The UK government announced a £2 billion hydrogen investment programme as one expert said the country has to recognise that an end to reliance in north sea energy is imperative to its future.
Jess Ralston, analyst at the Energy and Climate Intelligence Unit (ECIU) made his comments as the energy security secretary, Claire Coutinho, (pic) announced backing for 11 major projects to produce green hydrogen – through a process known as electrolysis – and confirmed suppliers will receive a guaranteed price from the government for the clean energy they supply.
It represents the largest number of commercial scale green hydrogen production projects announced at once anywhere in Europe, helping to place the country at the forefront of this emerging industry. Unlike blue hydrogen, which is formed using fossil fuels and capturing the carbon emissions, green hydrogen is made by using renewable energy to split water – helping provide cleaner fuel for energy intensive industries and transport.
The projects will create 700 jobs across the UK in what has been described as “a world-leading hydrogen industry” from the South West of England to the Highlands of Scotland, backed by £2 billion in government funding over the next 15 years.
As part of the government support package, the successful projects will invest over £400 million in the next 3 years, delivering 125MW of new hydrogen for businesses including:
- Sofidel in South Wales, who will replace 50% of their current gas boiler consumption with hydrogen at their Port Talbot paper mill.
- InchDairnie Distillery in Scotland, who plan to run a boiler on 100% hydrogen for use in their distilling process.
- PD Ports in Teesside, who will use hydrogen to replace diesel in their vehicle fleet, decarbonising port operations from 2026.
Coutinho said: “Hydrogen presents a massive economic opportunity for the UK, unlocking over 12,000 jobs and up to £11 billion of investment by 2030. This announcement represents the largest number of commercial scale green hydrogen production projects announced at once anywhere in Europe.”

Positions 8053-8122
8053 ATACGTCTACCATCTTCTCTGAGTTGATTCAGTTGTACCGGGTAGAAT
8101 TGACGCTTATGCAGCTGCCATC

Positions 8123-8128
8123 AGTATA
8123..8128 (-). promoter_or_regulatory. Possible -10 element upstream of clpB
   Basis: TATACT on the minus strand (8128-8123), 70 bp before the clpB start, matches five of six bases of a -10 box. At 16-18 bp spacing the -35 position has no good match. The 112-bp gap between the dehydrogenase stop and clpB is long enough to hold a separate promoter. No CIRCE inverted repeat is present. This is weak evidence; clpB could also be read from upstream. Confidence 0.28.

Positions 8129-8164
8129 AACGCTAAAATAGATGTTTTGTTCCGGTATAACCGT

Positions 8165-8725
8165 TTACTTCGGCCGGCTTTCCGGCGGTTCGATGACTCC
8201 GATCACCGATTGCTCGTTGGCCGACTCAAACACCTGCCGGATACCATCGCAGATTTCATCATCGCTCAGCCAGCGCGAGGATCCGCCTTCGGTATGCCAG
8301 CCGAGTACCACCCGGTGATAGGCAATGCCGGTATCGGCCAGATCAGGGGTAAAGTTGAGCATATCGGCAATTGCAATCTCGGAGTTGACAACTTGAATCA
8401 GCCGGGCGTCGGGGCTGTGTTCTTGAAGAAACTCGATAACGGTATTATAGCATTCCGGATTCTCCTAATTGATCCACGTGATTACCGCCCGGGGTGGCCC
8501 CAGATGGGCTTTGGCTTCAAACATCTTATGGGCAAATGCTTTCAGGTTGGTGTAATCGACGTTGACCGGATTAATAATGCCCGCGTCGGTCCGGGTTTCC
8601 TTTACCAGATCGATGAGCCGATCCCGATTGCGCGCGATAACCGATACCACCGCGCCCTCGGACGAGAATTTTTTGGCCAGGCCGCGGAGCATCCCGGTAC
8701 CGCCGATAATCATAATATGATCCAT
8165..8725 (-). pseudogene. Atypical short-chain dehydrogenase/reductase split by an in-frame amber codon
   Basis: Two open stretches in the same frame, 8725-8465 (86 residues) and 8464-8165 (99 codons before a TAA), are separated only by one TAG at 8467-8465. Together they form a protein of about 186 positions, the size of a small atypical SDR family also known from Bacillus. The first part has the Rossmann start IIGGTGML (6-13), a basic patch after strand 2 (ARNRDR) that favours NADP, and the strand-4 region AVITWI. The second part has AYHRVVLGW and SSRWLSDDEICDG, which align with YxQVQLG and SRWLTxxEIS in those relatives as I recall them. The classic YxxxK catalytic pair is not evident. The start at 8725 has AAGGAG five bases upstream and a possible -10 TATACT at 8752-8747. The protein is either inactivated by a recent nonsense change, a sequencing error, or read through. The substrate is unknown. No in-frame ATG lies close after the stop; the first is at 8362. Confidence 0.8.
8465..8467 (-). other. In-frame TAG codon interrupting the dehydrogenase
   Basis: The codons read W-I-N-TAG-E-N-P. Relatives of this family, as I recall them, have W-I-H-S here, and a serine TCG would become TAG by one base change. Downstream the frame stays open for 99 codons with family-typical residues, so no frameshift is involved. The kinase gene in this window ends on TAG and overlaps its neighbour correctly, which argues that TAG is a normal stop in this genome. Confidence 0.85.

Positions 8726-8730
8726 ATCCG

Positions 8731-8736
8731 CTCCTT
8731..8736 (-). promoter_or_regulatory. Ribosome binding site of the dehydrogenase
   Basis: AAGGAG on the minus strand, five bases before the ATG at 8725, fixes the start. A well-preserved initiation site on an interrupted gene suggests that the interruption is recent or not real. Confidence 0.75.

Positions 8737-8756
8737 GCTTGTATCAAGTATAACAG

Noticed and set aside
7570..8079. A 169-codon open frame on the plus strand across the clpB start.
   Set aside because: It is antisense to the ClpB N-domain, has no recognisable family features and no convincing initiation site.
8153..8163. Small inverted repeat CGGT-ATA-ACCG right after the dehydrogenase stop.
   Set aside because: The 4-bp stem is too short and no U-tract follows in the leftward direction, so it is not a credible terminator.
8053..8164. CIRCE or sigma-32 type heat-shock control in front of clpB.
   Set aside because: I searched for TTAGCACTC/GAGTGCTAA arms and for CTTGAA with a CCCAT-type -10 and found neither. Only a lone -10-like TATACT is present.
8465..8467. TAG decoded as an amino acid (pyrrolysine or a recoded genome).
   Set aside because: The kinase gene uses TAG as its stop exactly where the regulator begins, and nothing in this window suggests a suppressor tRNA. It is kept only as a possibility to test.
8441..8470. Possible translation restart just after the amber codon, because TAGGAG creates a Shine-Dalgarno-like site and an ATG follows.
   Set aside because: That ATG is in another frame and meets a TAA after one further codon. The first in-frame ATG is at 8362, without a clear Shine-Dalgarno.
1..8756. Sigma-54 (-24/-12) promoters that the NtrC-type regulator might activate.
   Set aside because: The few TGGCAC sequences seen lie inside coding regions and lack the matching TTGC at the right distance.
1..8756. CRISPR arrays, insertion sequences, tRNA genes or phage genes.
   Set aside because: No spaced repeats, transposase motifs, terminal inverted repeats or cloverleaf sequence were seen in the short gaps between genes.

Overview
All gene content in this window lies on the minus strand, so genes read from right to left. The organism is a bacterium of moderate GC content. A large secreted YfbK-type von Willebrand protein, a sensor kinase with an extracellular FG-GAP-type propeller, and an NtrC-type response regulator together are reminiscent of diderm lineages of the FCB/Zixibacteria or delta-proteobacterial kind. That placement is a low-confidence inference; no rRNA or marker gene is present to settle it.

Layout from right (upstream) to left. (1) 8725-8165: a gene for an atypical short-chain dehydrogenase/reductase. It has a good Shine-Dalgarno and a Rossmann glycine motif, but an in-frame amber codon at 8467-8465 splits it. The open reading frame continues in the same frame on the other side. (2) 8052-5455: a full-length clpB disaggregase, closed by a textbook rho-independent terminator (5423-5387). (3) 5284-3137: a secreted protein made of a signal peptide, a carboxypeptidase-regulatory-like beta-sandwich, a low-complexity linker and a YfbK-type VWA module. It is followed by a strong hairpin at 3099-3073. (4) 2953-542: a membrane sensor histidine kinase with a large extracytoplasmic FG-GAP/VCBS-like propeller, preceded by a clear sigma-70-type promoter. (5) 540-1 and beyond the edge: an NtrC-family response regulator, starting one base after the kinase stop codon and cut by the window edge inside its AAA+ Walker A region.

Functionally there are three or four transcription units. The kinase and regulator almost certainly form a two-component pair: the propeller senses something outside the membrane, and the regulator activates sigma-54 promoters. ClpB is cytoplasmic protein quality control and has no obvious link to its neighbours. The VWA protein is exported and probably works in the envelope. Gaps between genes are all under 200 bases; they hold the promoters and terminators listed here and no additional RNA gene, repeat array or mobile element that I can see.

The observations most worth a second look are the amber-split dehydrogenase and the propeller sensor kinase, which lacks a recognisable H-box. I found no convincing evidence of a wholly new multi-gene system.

Ralston said: “It’s pretty clear that hydrogen will be a bit part player, if any role at all, in home heating in future. Everyone from Government ministers to the National Infrastructure Commission accepts that, maybe less so the gas industry.
“A minister has already called out their campaign of misinformation against the main alternative, which is heat pumps, but the reality is they work and are being installed in vast numbers in countries like France and the US.
“Unless the UK makes the shift away from gas heating, as the North Sea inevitably declines, we’ll simply become more dependent on foreign gas imports and the price they come at. The last two years show why that’s not a good idea.”
The government has also announced plans to support hydrogen blending in certain scenarios – subject to an assessment of safety evidence and final agreement.
Currently, less than 1% of the gas in distribution networks is hydrogen. Under proposals, hydrogen could be blended with other gases in the network as an offtaker of last resort, working to reduce costs in the hydrogen sector by helping producers, and to support the wider energy system.
“Hydrogen blending may help achieve the UK’s net zero ambitions but would have a limited and temporary role as the UK moves away from the use of natural gas,” the government said in a statement.
Ministers have decided not to proceed with a hydrogen trial in Redcar, as the main source of hydrogen will not be available. The government recognises the potential role of hydrogen in home heating and will assess evidence from the neighbourhood trial in Fife, as well as similar schemes across Europe, to decide in 2026 whether and how hydrogen could help households in the journey to net zero.
Sopna Sury, chief operating officer Hydrogen RWE Generation explained the funding it vital to the UK’s future net zero strategy.
“The announcements on the first 2 hydrogen allocation rounds mark a significant milestone in the development of the UK hydrogen economy,” she said. “They represent a shift from policy development to project delivery, giving industry more clarity on the route to final investment decisions. Alongside the wider policy publications, this demonstrates that the UK wants to be a leader in delivering the clean energy transition.
“These early projects are vital not only in driving the production of electrolytic hydrogen but also in signalling the need to build-out the T&S infrastructure for its wider distribution.”